This very accessible textbook begins at the beginning, explaining how all the things in the solar system were made from star stuff.
India's Mars Orbiter Mission has been much in the news in Asian media over the last week as a result of the release of ISRO's Annual Report 2012-2013. Also, ISRO and NASA issued a joint statement from Washington a week ago endorsing interagency cooperation in the space sciences
Curiosity is back to science operations, though the activities are limited in scope by the fact that conjunction is fast approaching. Here's a couple of neat images from sol 227.
On Thursday at noon PDT / 1900 UTC I'll report on some of my favorite findings from LPSC, and answer your questions about the latest planetary science.
Posted by Emily Lakdawalla on 2013/03/27 11:52 CDT
Reports from the March 19 session at the Lunar and Planetary Science Conference covering eight icy moons in the outer solar system: Ganymede, Europa, Dione, Rhea, Mimas, Tethys, Enceladus, and Miranda.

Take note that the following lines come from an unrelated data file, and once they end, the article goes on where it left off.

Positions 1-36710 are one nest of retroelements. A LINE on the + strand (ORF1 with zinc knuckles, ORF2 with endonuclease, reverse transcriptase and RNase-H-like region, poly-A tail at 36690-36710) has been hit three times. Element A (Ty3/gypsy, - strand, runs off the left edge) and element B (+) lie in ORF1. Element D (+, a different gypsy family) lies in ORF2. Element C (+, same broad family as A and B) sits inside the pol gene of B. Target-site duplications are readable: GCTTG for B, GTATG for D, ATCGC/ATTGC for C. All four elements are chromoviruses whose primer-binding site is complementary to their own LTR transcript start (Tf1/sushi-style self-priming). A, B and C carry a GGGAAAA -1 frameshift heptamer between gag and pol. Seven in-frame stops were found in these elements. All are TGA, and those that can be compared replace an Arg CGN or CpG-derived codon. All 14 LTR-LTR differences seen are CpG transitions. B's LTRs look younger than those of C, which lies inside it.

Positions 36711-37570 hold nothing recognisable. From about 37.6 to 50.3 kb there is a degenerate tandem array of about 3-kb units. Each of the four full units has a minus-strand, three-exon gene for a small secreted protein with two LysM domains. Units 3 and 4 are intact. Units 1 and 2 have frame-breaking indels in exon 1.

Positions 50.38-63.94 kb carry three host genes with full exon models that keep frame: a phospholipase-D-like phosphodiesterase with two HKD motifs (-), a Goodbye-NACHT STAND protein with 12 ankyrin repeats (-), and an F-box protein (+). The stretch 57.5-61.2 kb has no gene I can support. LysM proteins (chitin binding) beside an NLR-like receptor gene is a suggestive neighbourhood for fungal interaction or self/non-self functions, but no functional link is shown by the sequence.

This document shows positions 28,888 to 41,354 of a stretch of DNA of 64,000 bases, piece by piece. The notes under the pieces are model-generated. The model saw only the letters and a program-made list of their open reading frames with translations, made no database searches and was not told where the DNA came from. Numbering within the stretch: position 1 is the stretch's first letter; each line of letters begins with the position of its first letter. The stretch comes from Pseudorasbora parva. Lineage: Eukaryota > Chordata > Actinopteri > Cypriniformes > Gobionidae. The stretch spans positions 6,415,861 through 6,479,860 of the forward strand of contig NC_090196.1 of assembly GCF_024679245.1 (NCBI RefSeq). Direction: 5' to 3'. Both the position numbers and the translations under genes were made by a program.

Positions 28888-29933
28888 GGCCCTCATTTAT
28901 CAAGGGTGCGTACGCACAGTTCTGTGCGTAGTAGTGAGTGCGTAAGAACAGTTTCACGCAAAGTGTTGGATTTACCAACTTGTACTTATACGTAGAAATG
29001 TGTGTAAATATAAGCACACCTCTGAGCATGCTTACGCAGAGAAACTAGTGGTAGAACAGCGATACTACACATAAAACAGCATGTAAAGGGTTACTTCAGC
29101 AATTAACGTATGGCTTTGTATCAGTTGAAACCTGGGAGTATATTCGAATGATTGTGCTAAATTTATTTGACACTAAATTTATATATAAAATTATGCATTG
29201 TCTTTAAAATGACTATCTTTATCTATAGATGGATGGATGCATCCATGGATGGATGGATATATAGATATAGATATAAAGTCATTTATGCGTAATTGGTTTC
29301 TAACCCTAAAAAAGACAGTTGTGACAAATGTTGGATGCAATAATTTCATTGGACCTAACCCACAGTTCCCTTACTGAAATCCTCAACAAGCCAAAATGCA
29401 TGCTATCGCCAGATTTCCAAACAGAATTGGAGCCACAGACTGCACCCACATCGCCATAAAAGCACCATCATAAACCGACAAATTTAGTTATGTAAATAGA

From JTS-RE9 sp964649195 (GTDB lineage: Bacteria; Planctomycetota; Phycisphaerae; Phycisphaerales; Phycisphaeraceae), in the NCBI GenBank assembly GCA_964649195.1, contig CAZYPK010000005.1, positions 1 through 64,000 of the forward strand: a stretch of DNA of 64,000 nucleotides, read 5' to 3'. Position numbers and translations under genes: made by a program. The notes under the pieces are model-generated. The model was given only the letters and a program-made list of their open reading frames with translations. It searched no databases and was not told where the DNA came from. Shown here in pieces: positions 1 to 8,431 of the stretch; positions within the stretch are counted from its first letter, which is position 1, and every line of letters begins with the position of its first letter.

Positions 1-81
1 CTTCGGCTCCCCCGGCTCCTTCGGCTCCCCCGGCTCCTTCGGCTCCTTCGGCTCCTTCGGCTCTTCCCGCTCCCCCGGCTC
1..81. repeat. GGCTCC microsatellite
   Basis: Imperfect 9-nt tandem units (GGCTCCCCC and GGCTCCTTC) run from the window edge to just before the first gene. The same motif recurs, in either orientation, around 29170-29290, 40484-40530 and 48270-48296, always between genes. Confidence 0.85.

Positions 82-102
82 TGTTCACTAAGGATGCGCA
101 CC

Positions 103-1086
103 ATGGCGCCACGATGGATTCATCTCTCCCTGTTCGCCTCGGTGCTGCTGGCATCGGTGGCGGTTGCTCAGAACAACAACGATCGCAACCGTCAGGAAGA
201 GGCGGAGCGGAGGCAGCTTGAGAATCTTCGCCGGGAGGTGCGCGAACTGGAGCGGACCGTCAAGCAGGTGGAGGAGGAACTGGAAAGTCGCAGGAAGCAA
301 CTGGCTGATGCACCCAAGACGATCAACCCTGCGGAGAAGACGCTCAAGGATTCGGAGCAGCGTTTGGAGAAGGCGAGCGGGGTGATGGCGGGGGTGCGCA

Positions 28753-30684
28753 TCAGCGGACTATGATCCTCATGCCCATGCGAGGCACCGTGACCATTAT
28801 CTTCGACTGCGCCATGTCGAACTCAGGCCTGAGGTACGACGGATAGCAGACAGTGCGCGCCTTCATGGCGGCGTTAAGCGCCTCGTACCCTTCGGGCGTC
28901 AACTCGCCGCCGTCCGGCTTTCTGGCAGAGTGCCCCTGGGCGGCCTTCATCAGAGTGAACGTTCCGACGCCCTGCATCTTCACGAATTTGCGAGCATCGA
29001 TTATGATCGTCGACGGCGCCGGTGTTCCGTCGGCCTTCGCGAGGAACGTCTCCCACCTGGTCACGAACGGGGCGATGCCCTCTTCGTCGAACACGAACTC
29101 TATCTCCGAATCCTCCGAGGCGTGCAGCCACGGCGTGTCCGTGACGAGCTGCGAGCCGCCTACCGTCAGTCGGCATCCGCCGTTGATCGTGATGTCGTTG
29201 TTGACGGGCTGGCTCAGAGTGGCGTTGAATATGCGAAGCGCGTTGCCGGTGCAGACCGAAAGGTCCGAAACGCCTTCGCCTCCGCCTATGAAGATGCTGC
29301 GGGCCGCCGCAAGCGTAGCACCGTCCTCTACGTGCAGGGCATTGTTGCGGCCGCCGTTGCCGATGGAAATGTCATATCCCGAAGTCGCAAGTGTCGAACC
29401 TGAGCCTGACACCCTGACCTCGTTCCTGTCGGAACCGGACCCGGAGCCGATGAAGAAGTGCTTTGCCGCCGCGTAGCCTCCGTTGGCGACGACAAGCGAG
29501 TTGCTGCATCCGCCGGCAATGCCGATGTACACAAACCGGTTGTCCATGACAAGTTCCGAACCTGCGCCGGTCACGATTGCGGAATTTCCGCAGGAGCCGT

Really cool movies from Jim Richardson propose to explain how the same physics of impact cratering can produce such differently-appearing surfaces as those of the Moon, large asteroids like Eros, and teeny ones like Itokawa.
Before yesterday, my answer to this question would be "no." Now my answer is "probably." But it's not clear if we know which of the meteorites in our collections is from the innermost planet.
A mind-boggling quantity of information is being presented at the Lunar and Planetary Science Conference. In my first report from the meeting, I try to make sense of the Curiosity and Opportunity sessions.
I depart tomorrow for Houston and the annual Lunar and Planetary Science Conference (LPSC). Here's a look at how to follow the meeting on social media, and where to find me if you're also attending.
Posted by Emily Lakdawalla on 2013/03/14 02:00 CDT
This week I'll be talking with NEOWISE principal investigator Amy Mainzer about moving objects that the WISE mission has spotted both inside and outside our solar system.